Using an example of a robot building competition, this video follows the story of two teams with different approaches to teamwork. Using their example, we can see what helps, and what makes it difficult, for winning the competition. It teaches:
- What all successful teams have in common
- Why clear communication can be more important than skills or experience
- How to develop a sense of team strengths and weaknesses
- Why some teams have a difficult time finding success
- What teams can do to improve their weak spots
Welcome to the CC robotics competition! Today, teams are competing to design and build a robot. The team whose robot is judged to be the best in the time allowed wins and earns internships at CC Robotics. The competition requires skill and talent, but what really matters is how teams communicate and collaborate, or not.
Any successful team, whether it’s a soccer squad or lab of scientists, works together in the same ways. They define the goal and what steps are required to reach it. They communicate and develop a sense of strengths and weaknesses. This helps them identify gaps that must be filled to be competitive and reach the goal.
Having the best player or most brilliant scientist isn't enough. To win, they must work together to turn weaknesses into strengths.
Let’s consider two teams in our competition: green and purple. Team Green got started by reviewing the challenge, dividing it into steps, and discussing each other’s skills and ideas for completing the robot. All input was welcomed. These discussions showed gaps in their skills that could slow them down. They considered each gap and how they could work together to fill it.
For example, the robot was electric and electrical engineering wasn’t a strength. So, Arvind and Serena volunteered to take the lead in solving that problem together. Soon, all the gaps were identified and the team had a plan for filling them. By communicating and planning ahead, they could be sure their individual work was aimed at achieving the same goal.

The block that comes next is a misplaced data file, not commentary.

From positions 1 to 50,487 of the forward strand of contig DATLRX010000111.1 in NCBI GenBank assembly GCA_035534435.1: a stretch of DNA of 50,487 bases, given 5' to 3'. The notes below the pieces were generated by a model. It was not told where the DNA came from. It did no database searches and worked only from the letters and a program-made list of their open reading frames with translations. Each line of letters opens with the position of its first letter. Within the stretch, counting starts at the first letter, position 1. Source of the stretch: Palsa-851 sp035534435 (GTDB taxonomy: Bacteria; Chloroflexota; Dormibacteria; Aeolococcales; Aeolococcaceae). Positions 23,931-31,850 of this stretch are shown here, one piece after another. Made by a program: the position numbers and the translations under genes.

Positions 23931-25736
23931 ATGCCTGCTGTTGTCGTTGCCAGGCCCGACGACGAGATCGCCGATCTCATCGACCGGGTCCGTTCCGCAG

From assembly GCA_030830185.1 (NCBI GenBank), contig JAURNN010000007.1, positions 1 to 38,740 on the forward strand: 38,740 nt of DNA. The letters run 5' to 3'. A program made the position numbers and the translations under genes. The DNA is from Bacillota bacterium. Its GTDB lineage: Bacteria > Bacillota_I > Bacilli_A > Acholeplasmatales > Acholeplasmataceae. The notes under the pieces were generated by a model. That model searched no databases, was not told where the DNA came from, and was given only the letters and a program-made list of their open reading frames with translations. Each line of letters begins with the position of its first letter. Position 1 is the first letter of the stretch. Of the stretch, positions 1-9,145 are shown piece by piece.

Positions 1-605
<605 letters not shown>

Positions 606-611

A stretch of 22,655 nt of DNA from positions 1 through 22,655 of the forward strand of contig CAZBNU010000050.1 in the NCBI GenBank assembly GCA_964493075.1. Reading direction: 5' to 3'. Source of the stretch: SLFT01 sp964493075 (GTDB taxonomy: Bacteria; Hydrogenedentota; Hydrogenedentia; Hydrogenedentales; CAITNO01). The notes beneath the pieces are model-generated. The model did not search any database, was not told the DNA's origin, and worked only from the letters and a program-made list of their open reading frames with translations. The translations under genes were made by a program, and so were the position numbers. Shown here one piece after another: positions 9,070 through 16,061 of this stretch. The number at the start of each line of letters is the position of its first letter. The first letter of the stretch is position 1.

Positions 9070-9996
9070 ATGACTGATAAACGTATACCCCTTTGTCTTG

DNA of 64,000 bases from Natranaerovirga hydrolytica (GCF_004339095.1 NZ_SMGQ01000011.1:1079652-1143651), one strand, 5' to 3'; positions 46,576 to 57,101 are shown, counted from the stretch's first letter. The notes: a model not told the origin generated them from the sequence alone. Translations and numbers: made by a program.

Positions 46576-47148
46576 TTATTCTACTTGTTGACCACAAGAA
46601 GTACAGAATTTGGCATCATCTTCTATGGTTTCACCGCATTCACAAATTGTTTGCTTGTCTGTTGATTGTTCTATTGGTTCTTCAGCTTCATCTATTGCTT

During the project, they agreed that any team member could propose an idea or share a concern. This open communication helped them make necessary adjustments along the way. Before long, victory was in view because the team was operating as one.
Team Purple, despite their talent, was in disarray. Andre assumed the role of team leader and without a discussion, divided the team into two groups: hardware and software. These groups got to work without discussing their skills, strengths or weaknesses.
Each group followed their own path and assumed it would work out. They had concerns, but Andre was dismissive. Nothing was more important than speed. The team also saw that Claire was distracted and not contributing to the software side. When Team Purple finally shared their progress, it was bad news. The software didn’t match the hardware and they realized they’d have to start over.
It’s not difficult to imagine which team was better prepared to win. Experience and expertise are not advantages when team members are dismissed or some members don’t contribute. Further, when a team doesn’t communicate well, everything becomes more difficult.
On the other hand, when teams communicate clearly and work together to identify and solve problems. They can overcome challenges and be stronger than other teams.
The next time you’re on a team, remember that success comes from open communication and cooperation that’s focused on the goal.
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